Issues – Torts – 1) After dismissing the appeal as moot, did CSA improperly issue an advisory opinion and inappropriately substitute its discretion for that of the trial court regarding the consideration of procedural safeguards to prevent prejudice to the Cigarette Defendants caused by permissive joinder with existing claims on the Asbestos Docket? 2) In rendering its advisory opinion, did CSA misapply the “important public concern” exception to the mootness doctrine in order to review a procedural issue presented only in a limited number of cases pending in a single court which can be reviewed in the future at Plaintiffs’ option? 3) Did CSA err in concluding that there was a final, appealable judgment despite the fact that the trial court plainly expressed its intention not to put Plaintiffs out of court and granted the right to refile? 4) After a case has been resolved as to all defendants by settlement, dismissal or summary judgment, are Plaintiffs thereafter precluded on the ground of mootness from obtaining judicial relief in the form of reinstatement back into the case of Defendants who were, over Plaintiffs’ objection, dismissed on the basis they were improperly joined?

Stephen Sieglein v. Laura Schmidt – Case No. 76, September Term, 2015

Issues – Family Law – 1) Whether the plain meaning of MD Code Ann. Estates & Trusts § 1-206(b) can be interpreted to include a case of “in vitro” fertilization from a donated egg and donated sperm, as a result of which Petitioner has been declared a parent of the child and thereby liable for child support, even though the child has no genetic connection to either of the parties? 2) Whether the plain meaning of MD Code Ann. Family Law § 1-203(a)(2) can be interpreted to sustain a permanent injunction against Petitioner on the basis of “harassment”? 3) Whether the long settled meaning of “voluntary impoverishment” has been ignored by the decisions of the courts below?

State of Maryland v. Kenneth Hart – Case No. 74, September Term, 2015

Issues – Criminal Procedure – 1) Did CSA err in holding that the trial court violated MD Rule 4-231 by discussing a jury note with the foreperson in Respondent’s absence where defense counsel waived Respondent’s presence in order to view the note, and also suggested that the trial court question the foreperson about the note in Respondent’s absence? 2) Where a mistrial as to one count was manifestly necessary due to jury deadlock did Respondent, who was unavailable, not have a right to be present for the trial court’s declaration of a mistrial as to that count, and if Respondent did have a right to be present, was the error in declaring a mistrial in his absence harmless? 3) Assuming that the trial court committed reversible error in declaring a mistrial as to a deadlocked count in Respondent’s absence, did CSA err in holding that dismissal of the deadlocked count, rather than retrial, was the appropriate remedy?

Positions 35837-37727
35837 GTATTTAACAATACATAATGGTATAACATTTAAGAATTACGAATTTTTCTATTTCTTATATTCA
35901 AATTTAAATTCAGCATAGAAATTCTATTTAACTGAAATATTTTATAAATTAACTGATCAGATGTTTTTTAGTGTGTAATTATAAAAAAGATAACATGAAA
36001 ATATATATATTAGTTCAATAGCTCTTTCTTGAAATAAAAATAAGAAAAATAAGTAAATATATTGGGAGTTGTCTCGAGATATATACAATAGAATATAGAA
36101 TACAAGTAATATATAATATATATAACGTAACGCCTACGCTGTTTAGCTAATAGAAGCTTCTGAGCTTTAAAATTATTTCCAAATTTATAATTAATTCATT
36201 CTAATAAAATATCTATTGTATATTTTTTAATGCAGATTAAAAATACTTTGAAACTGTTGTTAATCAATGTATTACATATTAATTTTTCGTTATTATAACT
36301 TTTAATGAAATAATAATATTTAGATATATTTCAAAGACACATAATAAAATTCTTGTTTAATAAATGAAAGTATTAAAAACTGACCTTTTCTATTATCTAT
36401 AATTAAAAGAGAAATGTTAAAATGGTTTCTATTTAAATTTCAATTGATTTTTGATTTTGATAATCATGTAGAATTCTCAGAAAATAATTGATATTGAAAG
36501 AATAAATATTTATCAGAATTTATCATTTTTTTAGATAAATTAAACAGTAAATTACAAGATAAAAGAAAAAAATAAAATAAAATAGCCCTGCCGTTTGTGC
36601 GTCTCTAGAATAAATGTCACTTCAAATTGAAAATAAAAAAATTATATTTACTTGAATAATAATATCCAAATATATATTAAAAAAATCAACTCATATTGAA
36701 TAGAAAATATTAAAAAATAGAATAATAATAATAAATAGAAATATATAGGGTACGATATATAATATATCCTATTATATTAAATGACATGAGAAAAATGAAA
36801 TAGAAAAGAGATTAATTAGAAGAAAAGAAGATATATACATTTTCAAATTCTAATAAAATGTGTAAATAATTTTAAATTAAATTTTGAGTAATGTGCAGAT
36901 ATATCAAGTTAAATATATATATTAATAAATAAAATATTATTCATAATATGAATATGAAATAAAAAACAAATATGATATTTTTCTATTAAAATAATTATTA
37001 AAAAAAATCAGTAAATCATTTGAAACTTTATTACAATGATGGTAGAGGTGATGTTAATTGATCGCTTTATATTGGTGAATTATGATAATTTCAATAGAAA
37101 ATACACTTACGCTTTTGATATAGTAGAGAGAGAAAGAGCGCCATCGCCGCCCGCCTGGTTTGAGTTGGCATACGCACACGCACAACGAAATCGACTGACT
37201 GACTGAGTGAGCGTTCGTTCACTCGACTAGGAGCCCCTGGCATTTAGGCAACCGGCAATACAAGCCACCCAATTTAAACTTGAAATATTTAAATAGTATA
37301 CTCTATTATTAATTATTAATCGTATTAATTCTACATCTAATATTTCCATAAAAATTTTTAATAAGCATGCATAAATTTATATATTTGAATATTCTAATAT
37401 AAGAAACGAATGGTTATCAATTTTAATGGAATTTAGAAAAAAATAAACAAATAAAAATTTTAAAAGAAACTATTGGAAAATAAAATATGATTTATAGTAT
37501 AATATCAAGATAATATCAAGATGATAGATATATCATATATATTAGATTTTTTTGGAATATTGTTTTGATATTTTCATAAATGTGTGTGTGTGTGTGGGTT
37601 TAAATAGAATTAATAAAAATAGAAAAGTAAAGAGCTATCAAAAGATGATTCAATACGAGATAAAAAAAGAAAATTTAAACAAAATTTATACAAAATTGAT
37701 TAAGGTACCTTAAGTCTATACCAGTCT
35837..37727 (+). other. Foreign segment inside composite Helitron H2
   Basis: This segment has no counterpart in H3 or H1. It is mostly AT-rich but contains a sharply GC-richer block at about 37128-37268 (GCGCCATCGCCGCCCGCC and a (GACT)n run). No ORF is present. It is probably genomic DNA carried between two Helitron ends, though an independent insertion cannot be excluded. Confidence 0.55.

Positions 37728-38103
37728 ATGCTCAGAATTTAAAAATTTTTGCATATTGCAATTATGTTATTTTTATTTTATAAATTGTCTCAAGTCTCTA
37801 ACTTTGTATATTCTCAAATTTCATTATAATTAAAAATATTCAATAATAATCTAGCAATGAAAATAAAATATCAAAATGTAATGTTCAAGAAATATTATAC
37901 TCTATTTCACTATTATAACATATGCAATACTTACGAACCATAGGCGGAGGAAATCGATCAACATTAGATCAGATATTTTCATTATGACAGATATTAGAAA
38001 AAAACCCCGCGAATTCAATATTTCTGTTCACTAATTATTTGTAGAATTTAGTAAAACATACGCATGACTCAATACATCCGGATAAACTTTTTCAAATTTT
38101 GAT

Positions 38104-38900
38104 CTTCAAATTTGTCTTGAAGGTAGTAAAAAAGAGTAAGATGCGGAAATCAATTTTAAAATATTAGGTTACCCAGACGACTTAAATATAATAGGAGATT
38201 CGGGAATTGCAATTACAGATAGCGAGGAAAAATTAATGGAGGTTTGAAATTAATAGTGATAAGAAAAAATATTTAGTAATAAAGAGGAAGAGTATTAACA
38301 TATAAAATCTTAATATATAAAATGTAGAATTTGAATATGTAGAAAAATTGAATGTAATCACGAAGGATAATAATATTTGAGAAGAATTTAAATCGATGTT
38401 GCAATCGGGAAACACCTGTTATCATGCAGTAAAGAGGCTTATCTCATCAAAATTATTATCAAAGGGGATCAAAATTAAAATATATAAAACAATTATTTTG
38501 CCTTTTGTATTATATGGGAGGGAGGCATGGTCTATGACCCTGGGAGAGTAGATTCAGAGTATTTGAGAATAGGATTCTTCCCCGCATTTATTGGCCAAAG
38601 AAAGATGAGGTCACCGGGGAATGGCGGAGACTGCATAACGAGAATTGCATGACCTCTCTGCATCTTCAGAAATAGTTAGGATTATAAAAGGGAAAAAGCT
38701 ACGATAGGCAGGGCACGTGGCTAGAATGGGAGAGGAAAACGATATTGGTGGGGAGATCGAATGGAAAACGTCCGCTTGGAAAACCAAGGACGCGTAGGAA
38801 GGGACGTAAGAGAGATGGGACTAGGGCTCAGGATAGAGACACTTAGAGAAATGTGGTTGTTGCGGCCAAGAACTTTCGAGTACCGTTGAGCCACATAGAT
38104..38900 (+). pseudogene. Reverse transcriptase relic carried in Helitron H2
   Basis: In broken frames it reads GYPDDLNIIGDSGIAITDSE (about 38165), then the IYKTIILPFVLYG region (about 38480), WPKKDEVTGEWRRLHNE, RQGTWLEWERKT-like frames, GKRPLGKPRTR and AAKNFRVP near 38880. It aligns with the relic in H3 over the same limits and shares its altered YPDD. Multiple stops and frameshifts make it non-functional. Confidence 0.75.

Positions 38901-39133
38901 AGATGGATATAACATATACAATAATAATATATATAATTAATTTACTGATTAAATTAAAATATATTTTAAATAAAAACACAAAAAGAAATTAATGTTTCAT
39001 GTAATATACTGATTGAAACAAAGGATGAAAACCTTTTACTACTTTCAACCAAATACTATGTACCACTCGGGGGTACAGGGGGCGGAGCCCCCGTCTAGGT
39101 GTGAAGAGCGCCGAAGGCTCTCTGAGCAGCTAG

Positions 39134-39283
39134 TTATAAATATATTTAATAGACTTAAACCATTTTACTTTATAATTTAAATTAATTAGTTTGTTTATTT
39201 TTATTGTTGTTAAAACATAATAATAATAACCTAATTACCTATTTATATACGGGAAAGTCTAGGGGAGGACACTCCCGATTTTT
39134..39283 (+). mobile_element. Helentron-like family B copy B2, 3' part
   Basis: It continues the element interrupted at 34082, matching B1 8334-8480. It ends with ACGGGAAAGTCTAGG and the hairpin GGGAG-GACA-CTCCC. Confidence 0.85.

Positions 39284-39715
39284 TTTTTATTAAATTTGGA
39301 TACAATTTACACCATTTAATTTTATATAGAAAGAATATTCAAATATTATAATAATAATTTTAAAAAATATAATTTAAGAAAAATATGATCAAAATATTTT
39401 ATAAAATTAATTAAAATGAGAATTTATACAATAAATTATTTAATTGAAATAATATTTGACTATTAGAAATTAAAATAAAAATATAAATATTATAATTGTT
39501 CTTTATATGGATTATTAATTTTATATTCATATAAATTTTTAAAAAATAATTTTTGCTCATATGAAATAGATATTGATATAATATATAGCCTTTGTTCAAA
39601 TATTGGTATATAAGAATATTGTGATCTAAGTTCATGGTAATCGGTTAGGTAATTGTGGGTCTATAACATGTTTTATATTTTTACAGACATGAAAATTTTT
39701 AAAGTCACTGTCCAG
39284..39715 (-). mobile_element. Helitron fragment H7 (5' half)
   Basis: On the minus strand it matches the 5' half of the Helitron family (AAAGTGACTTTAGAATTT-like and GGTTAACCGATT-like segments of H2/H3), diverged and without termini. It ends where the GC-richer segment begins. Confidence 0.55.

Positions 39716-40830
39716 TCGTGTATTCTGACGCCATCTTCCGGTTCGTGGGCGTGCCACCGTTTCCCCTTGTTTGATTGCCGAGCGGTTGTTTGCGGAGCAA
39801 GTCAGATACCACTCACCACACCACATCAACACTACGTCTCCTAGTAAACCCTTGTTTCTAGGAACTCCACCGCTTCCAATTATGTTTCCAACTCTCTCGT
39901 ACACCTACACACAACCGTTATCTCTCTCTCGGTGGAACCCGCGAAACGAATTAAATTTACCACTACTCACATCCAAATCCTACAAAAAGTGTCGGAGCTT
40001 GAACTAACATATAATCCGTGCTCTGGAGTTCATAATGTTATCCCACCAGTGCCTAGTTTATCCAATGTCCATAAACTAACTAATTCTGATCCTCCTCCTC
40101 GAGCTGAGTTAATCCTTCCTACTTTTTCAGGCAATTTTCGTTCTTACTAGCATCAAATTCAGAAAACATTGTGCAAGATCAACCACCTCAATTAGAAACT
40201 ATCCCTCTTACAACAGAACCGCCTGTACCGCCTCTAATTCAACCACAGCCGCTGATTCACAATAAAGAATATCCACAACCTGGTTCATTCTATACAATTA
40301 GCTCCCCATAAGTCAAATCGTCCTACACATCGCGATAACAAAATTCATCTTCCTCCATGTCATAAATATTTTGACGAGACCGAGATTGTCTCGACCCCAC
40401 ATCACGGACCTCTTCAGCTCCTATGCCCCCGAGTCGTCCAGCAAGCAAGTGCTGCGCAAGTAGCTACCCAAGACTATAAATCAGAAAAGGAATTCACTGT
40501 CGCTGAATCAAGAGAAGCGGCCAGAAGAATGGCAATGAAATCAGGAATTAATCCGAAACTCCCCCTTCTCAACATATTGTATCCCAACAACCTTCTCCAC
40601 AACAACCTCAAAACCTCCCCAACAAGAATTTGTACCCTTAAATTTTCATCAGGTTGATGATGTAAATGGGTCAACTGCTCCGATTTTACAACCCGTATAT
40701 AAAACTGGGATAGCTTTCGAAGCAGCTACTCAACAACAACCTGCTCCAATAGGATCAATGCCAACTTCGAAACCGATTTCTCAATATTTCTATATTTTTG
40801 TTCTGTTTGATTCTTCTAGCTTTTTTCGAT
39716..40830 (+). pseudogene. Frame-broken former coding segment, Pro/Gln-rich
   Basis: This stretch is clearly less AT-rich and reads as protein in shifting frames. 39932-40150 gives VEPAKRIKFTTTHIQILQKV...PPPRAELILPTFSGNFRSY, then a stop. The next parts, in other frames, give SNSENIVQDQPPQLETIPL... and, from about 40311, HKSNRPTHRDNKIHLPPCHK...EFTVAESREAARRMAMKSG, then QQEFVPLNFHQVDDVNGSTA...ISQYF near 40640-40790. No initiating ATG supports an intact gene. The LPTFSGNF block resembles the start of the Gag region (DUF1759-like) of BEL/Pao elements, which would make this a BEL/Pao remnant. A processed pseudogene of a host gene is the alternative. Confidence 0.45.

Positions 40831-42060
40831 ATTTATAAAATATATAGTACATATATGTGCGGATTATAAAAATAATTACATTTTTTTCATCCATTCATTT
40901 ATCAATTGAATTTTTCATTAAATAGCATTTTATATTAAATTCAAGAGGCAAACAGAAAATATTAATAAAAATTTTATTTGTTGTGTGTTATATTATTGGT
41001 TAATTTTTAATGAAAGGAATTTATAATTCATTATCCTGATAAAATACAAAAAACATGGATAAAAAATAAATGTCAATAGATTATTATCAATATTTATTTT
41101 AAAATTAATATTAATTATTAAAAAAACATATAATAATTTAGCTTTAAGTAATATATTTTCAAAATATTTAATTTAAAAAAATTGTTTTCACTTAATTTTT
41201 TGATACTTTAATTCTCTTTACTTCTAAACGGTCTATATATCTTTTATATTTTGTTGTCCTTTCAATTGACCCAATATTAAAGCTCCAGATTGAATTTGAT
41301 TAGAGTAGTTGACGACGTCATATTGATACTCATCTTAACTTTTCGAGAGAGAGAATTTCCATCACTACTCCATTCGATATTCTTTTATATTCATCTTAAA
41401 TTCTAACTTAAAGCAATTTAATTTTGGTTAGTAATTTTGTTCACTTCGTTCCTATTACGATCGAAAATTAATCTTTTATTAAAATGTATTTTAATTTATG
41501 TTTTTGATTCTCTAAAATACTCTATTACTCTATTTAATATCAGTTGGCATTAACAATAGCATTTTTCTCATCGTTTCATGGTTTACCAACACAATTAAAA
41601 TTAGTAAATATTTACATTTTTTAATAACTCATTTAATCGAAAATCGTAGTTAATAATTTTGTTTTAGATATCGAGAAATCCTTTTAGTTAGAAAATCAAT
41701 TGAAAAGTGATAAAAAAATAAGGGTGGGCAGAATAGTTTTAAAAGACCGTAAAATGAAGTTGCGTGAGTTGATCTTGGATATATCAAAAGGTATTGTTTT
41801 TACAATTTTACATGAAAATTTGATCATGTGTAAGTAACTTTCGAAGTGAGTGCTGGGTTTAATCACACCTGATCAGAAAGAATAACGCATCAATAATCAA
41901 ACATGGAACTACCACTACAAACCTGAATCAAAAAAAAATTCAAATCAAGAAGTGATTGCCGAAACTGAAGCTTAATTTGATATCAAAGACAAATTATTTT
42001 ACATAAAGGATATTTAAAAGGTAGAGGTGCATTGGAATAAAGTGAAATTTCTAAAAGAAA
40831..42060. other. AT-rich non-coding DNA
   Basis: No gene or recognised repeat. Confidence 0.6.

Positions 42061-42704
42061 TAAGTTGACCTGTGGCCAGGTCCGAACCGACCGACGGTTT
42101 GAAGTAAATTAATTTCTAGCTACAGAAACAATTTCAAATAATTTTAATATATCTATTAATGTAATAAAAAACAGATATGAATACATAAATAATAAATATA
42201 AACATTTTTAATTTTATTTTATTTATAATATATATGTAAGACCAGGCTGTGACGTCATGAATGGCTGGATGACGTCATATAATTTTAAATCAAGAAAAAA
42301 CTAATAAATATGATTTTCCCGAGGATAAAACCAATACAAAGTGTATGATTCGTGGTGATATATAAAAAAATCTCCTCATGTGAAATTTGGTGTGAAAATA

Marshall Tyrone Stoddard v. Department of Health and Mental Hygiene – Case No. 81, September Term, 2015

Issues – Criminal Procedure – 1) Does the MD Code Criminal Procedure Art. § 3-115 et. seq., interpreted by CSA in Byers v. State, 184 Md.App. 499 (2009), violate the MD Declaration of Rights Art. 8 and did the trial court err as a matter of law when it conducted a de novo hearing in violation of the statute? 2) Did the trial court err in refusing to consider the ALJ’s report and recommendations and refusing to grant Petitioner’s conditional release?

Efrain Taylor v. State of Maryland – Case No. 75, September Term, 2015

Issues – Criminal Law – 1) Under Arizona v. Gant, 556 U.S. 332, may a law enforcement officer search a vehicle when he knows nothing more than the fact that the driver has been arrested for DUI and that, in his experience, evidence of DUI may be found inside the vehicle? 2) Must a vehicular search be supported by some quantum of particularized suspicion based on articulable facts? 3) Does the Fourth Amendment countenance a per se rule permitting a vehicular search in any case where the crime of arrest is one that may generate physical evidence? 4) Under the circumstances of this case, was the search of Petitioner’s vehicle unconstitutional?

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  1. January 2016 Maryland Certiorari Grants | Maryland Appellate Blog - January 27, 2016